Isaiah 15

1 The burden of Moab: for in a night, Ar of Moab is laid waste, and brought to nothing; for in a night Kir of Moab is laid waste, and brought to nothing. 2 They have gone up to Bayith, and to Dibon, to the high places, to weep. Moab wails over Nebo and over Medeba. Baldness is on all of their heads. Every beard is cut off. 3 In their streets, they clothe themselves in sackcloth. In their streets and on their housetops, everyone wails, weeping abundantly. 4 Heshbon cries out with Elealeh. Their voice is heard even to Jahaz. Therefore the armed men of Moab cry aloud. Their souls tremble within them. 5 My heart cries out for Moab! Her nobles flee to Zoar, to Eglath Shelishiyah; for they go up by the ascent of Luhith with weeping; for on the way to Horonaim, they raise up a cry of destruction. 6 For the waters of Nimrim will be desolate; for the grass has withered away, the tender grass fails, there is no green thing. 7 Therefore they will carry away the abundance they have gotten, and that which they have stored up, over the brook of the willows. 8 For the cry has gone around the borders of Moab; its wailing to Eglaim, and its wailing to Beer Elim. 9 For the waters of Dimon are full of blood; for I will bring yet more on Dimon, a lion on those of Moab who escape, and on the remnant of the land.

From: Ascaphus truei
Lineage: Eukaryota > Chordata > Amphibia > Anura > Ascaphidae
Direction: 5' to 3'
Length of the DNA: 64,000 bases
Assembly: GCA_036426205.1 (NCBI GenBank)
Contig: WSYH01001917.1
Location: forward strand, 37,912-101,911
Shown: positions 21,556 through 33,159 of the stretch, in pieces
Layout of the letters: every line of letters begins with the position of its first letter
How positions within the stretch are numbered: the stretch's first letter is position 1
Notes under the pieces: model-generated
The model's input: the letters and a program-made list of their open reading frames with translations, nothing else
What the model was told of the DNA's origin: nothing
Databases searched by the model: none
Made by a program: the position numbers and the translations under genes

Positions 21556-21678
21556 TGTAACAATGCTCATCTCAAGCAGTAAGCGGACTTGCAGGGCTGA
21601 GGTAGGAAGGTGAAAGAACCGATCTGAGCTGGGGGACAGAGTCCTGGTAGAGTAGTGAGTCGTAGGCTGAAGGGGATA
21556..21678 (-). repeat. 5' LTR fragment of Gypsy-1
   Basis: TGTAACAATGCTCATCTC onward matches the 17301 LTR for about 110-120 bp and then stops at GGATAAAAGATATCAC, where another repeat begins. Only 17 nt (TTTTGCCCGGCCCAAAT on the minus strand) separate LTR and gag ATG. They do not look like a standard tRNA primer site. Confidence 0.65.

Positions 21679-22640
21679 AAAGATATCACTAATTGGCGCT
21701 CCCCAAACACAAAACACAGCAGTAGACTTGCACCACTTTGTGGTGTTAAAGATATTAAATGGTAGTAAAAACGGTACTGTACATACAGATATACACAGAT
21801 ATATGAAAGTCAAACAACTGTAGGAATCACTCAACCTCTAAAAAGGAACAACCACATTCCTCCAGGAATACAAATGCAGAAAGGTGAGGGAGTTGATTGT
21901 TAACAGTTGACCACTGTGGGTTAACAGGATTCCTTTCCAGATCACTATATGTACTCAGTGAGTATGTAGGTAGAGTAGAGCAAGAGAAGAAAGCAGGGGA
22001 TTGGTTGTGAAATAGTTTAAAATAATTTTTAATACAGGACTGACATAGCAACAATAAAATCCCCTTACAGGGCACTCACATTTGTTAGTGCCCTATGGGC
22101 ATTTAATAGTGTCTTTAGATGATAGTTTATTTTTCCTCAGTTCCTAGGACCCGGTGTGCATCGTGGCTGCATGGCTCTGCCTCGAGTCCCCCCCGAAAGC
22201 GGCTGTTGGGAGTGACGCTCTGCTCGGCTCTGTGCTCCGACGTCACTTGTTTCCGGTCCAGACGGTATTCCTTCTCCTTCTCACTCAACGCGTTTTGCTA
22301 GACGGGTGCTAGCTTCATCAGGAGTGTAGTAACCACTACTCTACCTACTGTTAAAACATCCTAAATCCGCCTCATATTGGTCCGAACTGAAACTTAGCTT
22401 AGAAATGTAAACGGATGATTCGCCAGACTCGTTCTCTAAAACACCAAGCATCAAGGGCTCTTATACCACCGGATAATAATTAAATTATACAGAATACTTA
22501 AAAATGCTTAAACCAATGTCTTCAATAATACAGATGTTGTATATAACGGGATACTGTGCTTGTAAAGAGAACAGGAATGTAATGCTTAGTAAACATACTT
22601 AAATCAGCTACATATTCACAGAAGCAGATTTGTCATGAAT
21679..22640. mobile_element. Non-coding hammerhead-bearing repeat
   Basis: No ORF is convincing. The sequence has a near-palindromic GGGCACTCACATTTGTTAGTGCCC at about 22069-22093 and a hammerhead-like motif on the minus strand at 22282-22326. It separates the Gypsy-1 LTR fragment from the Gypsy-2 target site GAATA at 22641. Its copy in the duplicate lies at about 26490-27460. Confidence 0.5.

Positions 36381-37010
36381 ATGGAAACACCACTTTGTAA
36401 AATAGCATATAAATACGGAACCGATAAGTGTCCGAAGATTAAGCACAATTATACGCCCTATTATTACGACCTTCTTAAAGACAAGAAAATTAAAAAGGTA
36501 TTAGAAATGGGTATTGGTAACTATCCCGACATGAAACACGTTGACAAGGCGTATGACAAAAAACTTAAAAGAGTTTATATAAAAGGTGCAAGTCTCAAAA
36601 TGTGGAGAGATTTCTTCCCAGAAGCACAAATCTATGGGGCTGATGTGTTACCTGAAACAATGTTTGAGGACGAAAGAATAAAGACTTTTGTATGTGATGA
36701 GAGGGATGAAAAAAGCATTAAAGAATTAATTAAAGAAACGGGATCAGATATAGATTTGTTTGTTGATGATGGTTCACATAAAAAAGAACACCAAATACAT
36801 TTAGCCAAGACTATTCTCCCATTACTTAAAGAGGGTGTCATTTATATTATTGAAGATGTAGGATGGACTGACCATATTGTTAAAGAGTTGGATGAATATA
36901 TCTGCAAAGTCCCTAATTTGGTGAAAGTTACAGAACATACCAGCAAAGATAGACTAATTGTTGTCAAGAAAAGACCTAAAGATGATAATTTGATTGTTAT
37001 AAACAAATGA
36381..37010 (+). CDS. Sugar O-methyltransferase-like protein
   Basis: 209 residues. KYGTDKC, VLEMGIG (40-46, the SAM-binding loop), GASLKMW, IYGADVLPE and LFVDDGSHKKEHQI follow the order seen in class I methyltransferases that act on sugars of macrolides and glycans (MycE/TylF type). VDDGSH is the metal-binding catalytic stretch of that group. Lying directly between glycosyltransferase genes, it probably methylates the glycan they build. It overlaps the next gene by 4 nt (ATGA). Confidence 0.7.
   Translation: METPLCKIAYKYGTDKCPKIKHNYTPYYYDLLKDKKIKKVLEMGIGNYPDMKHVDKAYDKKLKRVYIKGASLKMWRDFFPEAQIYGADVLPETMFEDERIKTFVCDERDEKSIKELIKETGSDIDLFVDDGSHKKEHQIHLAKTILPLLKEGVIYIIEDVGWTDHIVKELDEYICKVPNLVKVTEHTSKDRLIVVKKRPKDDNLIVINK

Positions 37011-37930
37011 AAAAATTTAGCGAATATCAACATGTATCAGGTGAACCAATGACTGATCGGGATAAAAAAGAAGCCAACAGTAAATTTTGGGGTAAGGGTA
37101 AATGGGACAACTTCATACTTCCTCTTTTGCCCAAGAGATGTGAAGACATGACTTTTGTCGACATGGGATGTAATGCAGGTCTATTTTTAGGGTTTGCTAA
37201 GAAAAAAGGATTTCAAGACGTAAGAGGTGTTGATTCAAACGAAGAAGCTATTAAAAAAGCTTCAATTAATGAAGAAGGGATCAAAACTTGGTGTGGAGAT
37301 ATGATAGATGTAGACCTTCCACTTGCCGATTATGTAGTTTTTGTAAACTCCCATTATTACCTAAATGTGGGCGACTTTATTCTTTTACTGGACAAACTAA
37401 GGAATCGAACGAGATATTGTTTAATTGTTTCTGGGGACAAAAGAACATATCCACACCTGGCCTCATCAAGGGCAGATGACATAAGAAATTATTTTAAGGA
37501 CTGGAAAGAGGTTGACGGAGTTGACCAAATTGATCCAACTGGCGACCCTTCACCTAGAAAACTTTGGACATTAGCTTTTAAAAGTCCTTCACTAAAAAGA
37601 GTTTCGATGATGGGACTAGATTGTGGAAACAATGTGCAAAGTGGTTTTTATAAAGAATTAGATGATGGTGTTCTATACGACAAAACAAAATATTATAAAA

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Matthew Henry’s Concise Commentary, 1706

Verses 1–9

This prophecy coming to pass within three years, would confirm the prophet’s mission, and the belief in all his other prophecies. Concerning Moab it is foretold, Is. 15:1. That their chief cities should be surprised by the enemy. Great changes, and very dismal ones, may be made in a very little time. Is. 15:2. The Moabites would have recourse to their idols for relief. Ungodly men, when in trouble, have no comforter. But they are seldom brought by their terrors to approach our forgiving God with true sorrow and believing prayer. Is. 15:3. There should be the cries of grief through the land. It is poor relief to have many fellow-sufferers, fellow-mourners. Is. 15:4. The courage of their soldiers should fail. God can easily deprive a nation of that on which it most depended for strength and defence. 5. These calamities should cause grief in the neighbouring parts. Though enemies to Israel, yet as our fellow-creatures, it should be grievous to see them in such distress. In Is. 15:6-9, the prophet describes the woful lamentations heard through the country of Moab, when it became a prey to the Assyrian army. The country should be plundered. And famine is usually the sad effect of war. Those who are eager to get abundance of this world, and to lay up what they have gotten, little consider how soon it may be all taken from them. While we warn our enemies to escape from ruin, let us pray for them, that they may seek and find forgiveness of their sins.

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